On our advertising page, we've been transparent about our traffic.  The Facebook widget on the blog's home page shows how many "likers" we have.  At least when they ask the question, " What to do about web advertising?", potential advertisers will have data with which they can decide for themselves.

***

I am one of four co-founders of She Chooses(TM), the social network for women. We think it's the answer to what women want.  Our site and applications are wildly under development.  The president and CEO of Handshake Media - I know her very well - has decided to advertise the Handshake(TM) App on the She Chooses(TM) blog.  I love this  "creative" of our web ad by Kelsey Sarles.  May it produce "view-through" results and a "latent branding impact" - and business!

Corporate mobile app

Where the Blacksburg Videos Are

Posted by Handshake 2.0 at 8:30 AM on November 16, 2010:

Blacksburg, Virginia was recently featured in the video The Future of Selling and Social Media by OgilvyOne.  It's the front page video on Blacksburg Lodging's YouTube Channel where users can find a selection of videos featuring the Town of Blacksburg, the New River Valley of Virginia, and Virginia Tech.  Of all the videos filmed in Blacksburg, we love this one the best! 

Blacksburg Lodging is listed among Virginia Tech's Visitor Resources.  You're invited to learn more about  Blacksburg Lodging on Twitter, Blacksburg Lodging on YouTube, and Blacksburg Lodging on Handshake 2.0.  Here's all about the Handshake Video.

Blacksburg Lodging, a Virginia hotel reservation site, is a client of Handshake Media, Incorporated.

How Much Does a Mobile App Cost?

Posted by Handshake 2.0 at 9:01 AM on November 15, 2010:

We invite you to view our two-year-later update of this post, How Much Does a Mobile App Cost? A Case Study.

Our corporate mobile app, the Handshake(TM) App, was made in-house.  Creating it reminded me of starting another start-up.  We worked fast and hard for long hours and learned as we went. Like at a start-up, we had no budget with fixed price billing or hourly billing to consider.  We weren't paid by the hour nor did we bill by the hour. We just worked.

According to IP expert Anne Chasser, "A company’s intellectual property is its most valuable asset." 

With four versions for clients and a fifth under development, the Handshake(TM) App is established IP for our company, Handshake Media, Incorporated.  What does it add to our company's valuation?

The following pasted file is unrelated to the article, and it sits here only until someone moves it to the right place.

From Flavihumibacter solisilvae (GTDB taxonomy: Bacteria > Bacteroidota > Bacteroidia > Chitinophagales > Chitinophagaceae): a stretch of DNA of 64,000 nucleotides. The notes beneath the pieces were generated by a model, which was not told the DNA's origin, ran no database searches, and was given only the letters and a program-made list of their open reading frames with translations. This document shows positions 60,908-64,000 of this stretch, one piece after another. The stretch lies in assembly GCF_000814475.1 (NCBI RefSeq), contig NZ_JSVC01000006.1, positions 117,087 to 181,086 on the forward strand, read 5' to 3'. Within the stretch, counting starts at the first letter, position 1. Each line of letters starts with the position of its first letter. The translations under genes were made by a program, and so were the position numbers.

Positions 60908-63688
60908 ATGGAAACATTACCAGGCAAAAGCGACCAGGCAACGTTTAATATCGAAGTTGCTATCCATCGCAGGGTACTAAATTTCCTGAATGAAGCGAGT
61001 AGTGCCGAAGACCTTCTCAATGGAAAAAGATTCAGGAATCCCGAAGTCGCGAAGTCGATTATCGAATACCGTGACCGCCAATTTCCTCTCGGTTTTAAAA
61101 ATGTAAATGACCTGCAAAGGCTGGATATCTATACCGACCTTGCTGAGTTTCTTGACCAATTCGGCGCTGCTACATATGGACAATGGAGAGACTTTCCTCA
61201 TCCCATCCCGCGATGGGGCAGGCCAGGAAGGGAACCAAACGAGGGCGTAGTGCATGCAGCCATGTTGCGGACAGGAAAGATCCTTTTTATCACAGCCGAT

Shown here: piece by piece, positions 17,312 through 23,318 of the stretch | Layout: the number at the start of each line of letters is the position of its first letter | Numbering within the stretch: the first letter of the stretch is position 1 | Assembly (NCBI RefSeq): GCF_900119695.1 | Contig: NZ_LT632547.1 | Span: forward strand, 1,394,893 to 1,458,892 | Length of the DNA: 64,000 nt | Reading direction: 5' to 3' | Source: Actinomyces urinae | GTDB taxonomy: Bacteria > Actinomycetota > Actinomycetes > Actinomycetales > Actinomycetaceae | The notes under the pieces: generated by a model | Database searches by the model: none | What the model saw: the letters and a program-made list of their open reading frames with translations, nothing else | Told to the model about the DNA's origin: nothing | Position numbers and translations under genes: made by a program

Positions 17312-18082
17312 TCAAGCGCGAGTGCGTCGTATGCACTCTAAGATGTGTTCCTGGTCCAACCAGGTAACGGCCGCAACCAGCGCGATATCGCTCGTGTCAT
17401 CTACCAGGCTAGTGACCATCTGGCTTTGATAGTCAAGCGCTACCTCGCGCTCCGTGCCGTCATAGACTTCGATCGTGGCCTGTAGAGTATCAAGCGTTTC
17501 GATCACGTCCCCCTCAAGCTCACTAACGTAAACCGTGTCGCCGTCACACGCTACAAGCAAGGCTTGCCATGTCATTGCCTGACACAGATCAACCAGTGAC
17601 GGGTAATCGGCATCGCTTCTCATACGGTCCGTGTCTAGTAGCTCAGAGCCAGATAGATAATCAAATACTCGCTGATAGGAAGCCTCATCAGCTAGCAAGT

To answer that question, in How to Value a Young Company, Martin Zwillig, writing for Forbes, says, "You could stick a wet finger in the air."  Cute.  He adds, "Of all valuation approaches, the asset approach - placing dollar values on all the assets on a company's balance sheet and adding them up - is the most concrete."

Let's go with "the asset approach."  To do so, we need to know the market value of a custom mobile application.  We've never bought custom mobile apps.  We've only made them.

So, how much does a mobile app cost?

According to silicon.com, "A Forrester report last year [2009] set the price of a no-frills app at a minimum of $20,000 - and reckoned a more sophisticated app could set you back up to $150,000."

Why does a mobile app cost that much?

We can answer that:  Know-how and labor.

According to TechCrunch reporting on mobile apps industry research, the minimum time required for a developer to master a mobile app development platform is 5 months.  Nazmul Idris, in his white paper on mobile app development costs (language alert), describes the difficulty and complexity of mobile application development. 

The hourly rate paid to a mobile app developer varies, and what the rate should be is a topic of discussion.  The results of my several hours of research on the subject are represented well by this conversation on stack overflow.  For our question, "How much does a mobile app cost?" we'll use the low end of the figures reported for development of the Barack Obama mobile app.

A mobile application that took 500 hours to develop at $100 per hour would cost $50,000.

According to the U.S. Census Bureau (.pdf), that was the one-year real median household income in the U.S. in 2009. 

That's a lot of value.

***

Thought Full - an app to rememberAdded later:

Potential buyers of mobile app development may find this 8/18/11 discussion on Mashable of pricing mobile apps from the seller's pointof view of interest.

The Ins and Outs of Mobile Apps, The Wall Street Journal, 6/13/11

You're invited to read our series of posts about mobile apps on Handshake 2.0.